I haven't posted in something like two weeks, so I figure it is about time I do so. I bet you've been wondering to yourself, "What DOES QM do in his free time in Kansas City after work? Does he golf? Watch mindless TV all evening? Drink his troubles and cares away?" Ok, you probably haven't been asking those questions, but I'm going to tell you anyway.

During the summer, I like to read books. In fact, I have made a list of the books I'd like to read this summer - twelve books in all. That's about one book a week all summer long. It won't be easy, but patience and dedication will win the day. Here's my summer reading list:

Wild at Heart - Eldredge (finally getting around to it)
The Attributes of God - Arthur Pink (guess who asked me to read that?)
The Design Revolution - William Dembski (gotta keep up with ID)
Building the Bombs - C. Loeber (a history of the Nuclear Weapons Complex)
The Iliad - Homer (Don't go see Troy - read the book)
Sleep Thieves - Stanley Coren (on the science of sleep)
The Canterbury Tales - Chaucer
The Four Loves - C.S. Lewis
The Pilgrim's Regress - Lewis
Surprised by Joy - Lewis
Till We Have Faces - Lewis
Miracles - Lewis

Why all the C.S. Lewis books? Jaired and I are going to be leading the C.S. Lewis gel group version 2.0 next semester at school, and we haven't decided yet what book(s) to choose. We found out that the sum total of Lewis books we haven't read was about 10, so we each of us took half of them to study over the summer.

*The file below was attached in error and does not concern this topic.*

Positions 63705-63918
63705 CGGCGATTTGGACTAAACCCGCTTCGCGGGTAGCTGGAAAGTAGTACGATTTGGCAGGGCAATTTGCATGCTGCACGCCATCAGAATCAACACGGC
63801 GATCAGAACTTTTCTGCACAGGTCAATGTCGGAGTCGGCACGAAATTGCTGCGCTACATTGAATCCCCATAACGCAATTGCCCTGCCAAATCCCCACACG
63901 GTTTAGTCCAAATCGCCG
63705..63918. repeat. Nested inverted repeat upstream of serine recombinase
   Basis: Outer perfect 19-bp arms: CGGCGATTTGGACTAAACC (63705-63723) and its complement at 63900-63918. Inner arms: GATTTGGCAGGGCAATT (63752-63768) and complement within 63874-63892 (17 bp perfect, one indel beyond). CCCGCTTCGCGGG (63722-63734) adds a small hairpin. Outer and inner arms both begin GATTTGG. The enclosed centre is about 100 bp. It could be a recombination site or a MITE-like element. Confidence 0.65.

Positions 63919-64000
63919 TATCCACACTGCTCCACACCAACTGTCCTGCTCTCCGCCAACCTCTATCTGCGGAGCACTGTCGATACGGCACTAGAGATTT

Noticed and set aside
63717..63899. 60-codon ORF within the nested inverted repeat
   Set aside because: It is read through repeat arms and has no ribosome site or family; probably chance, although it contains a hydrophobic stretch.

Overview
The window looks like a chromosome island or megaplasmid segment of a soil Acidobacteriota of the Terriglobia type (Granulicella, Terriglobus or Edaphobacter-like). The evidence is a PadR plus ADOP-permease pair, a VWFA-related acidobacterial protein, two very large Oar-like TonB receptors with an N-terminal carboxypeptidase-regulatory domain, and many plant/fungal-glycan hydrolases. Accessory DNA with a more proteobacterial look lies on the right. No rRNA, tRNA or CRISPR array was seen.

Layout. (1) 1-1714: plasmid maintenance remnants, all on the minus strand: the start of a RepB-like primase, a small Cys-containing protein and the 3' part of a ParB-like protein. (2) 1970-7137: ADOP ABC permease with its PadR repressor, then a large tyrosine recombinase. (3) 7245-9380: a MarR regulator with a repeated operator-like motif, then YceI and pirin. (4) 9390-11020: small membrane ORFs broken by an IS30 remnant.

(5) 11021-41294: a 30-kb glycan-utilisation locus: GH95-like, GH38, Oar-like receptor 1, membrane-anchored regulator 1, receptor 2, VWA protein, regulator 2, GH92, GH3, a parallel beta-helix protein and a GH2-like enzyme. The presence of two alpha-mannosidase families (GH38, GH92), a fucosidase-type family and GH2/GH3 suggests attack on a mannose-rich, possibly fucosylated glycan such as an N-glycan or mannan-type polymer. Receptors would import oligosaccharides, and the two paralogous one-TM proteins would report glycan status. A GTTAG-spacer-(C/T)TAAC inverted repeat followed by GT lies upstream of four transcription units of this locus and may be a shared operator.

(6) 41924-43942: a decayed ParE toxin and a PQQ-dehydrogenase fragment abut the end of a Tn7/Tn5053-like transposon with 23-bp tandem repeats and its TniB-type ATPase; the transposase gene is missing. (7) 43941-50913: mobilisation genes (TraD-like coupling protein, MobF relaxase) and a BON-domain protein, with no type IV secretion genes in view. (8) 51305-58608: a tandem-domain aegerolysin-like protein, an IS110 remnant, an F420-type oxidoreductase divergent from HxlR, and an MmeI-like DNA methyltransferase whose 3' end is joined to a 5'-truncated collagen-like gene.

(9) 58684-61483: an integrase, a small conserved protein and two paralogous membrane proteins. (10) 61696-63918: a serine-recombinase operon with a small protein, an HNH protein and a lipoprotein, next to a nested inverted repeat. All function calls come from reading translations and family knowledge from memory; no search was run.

All these books are in addition to my regular reading of Scripture and daily reading from the "Year with C.S. Lewis" book I got for Christmas. All in all, this is about 3800 pages of reading. If for some strange, sick, or twisted reason I actually read all of this before the summer's end, then I have another 10 books after these...

Now, you are probably thinking "Well QM you aren't going to be doing ANYTHING but reading this summer, you loser." Ok, so you aren't thinking that but I do other things too, like play guitar... I'm working on cutting a full length CD by the end of the summer, so I'm learning some new music in addition to keeping up with my old material. First off, I am finishing off the Suite del Recuerdo by Jose Luis Merlin. The last two major pieces in the suite are pretty difficult, but nothing I can't handle. Second, I'm learning numerous Celtic guitar pieces. I would like to do an exclusively Celtic CD too. Third, if you're familiar with jazz music at all then you know Dave Brubeck's Take Five. Well, actually it was written by Paul Desmond and was made famous by the Dave Brubeck Quartet. Great piece of music, and fortunately for all of us my friend Jorge Morel arranged it many years ago for solo guitar for Chet Atkins. John included in his biography of Chet the version that my teacher Kirk transcribed, and so I am working on that too.

Other than that, usually over dinner I watch an episode of Farscape. What a fun show! Speaking of which, it's time for dinner... Later guys...